The Comprehensive Planning and Design (CPAD) section is involved in the implementation of Legacy 2030, Forsyth County's comprehensive plan. The work of CPAD focuses on area planning, Legacy-related text amendments, Legacy monitoring and maintenance, growth management, activity centers, design, downtown planning, public art, and the identification and research of local development trends.
What are our Current Projects?
- Legacy 2030 Comprehensive Plan
- Area Plan Updates
- Comprehensive parking requirements ordinance
- Accessory dwellings ordinance revision
- Multifamily trends analysis
- Urban agriculture and local food initiatives
- Downtown Planning
- Design assistance to City and County departments, as requested
- Economic development assistance
- Public Art Commission staffing
- Library planning assistance
- Environmental Reviews
- Trends Report
- Revitalizing Urban Commercial Areas (RUCA) assistance
What are our Responsibilities?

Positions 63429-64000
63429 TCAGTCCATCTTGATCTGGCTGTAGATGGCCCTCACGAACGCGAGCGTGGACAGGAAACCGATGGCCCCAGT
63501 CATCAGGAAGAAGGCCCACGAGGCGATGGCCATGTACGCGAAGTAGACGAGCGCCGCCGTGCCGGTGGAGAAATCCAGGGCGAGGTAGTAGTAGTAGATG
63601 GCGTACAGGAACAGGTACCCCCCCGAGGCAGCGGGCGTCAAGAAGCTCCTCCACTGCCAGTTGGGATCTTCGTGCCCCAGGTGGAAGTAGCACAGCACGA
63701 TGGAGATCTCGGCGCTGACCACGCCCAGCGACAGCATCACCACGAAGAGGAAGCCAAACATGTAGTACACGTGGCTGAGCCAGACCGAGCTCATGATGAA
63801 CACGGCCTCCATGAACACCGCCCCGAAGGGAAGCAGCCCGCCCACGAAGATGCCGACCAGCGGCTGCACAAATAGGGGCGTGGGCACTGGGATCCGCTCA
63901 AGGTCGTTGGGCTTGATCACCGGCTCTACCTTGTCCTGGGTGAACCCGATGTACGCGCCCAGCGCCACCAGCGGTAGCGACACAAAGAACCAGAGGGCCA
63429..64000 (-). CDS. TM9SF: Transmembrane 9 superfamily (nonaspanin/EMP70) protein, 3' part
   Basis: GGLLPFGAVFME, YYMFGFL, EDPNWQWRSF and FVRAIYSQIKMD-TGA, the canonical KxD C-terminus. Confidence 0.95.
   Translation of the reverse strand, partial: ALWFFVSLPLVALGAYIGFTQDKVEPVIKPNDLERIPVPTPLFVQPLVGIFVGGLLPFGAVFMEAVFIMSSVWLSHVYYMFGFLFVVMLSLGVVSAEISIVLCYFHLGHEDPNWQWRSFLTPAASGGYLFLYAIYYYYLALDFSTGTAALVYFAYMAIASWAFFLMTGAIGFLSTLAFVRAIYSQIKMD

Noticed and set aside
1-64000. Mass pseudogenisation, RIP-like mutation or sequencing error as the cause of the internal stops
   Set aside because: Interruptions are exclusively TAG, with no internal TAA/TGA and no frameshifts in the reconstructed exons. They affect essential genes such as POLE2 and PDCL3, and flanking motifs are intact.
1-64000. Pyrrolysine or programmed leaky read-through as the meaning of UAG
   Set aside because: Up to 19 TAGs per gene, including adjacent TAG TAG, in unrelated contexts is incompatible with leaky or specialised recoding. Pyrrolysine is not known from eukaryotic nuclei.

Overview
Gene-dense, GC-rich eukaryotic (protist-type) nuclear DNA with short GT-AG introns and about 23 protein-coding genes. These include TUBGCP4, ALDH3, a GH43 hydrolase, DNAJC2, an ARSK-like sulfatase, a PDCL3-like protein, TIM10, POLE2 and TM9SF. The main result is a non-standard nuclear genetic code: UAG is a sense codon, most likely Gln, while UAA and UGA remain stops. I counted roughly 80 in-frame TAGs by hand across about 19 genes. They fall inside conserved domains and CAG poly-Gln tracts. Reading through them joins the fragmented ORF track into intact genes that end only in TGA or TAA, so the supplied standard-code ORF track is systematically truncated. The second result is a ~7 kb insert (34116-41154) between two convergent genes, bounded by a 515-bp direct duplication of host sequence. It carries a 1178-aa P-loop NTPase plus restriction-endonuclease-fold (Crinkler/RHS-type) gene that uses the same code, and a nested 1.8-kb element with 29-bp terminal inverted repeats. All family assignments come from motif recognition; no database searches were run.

Area Plans are documents prepared by the City-County Planning Board that analyze the existing characteristics, trends, problems and opportunities of specific areas of the city and county. From the analysis, recommendations are made for future land use, zoning changes, transportation, and public facility improvements. While Area Plans do not change the zoning of an area, they do serve as guides for the Planning Board and elected officials to use when making zoning or other planning decisions. All areas of the county are covered by adopted area plans based on policies of the 2001 Legacy plan. Each area plan will be updated to reflect the policies of the Legacy 2030 comprehensive plan. currently, the Tobaccoville, Southeast Winston-Salem, Walkertown, North Suburban, South Central Winston-Salem, Southeast Forsyth County, North Central Winston-Salem, Southwest Suburban and East-Northeast Winston-Salem, Rural Hall, Southeast Suburban and Southwest Winston Salem area plans have been updated to reflect these policies. The Northeast Suburban, Northwest Winston-Salem, and South Suburban plans will be updated in the 2016-17 fiscal year. For more information, see the Area Plan section.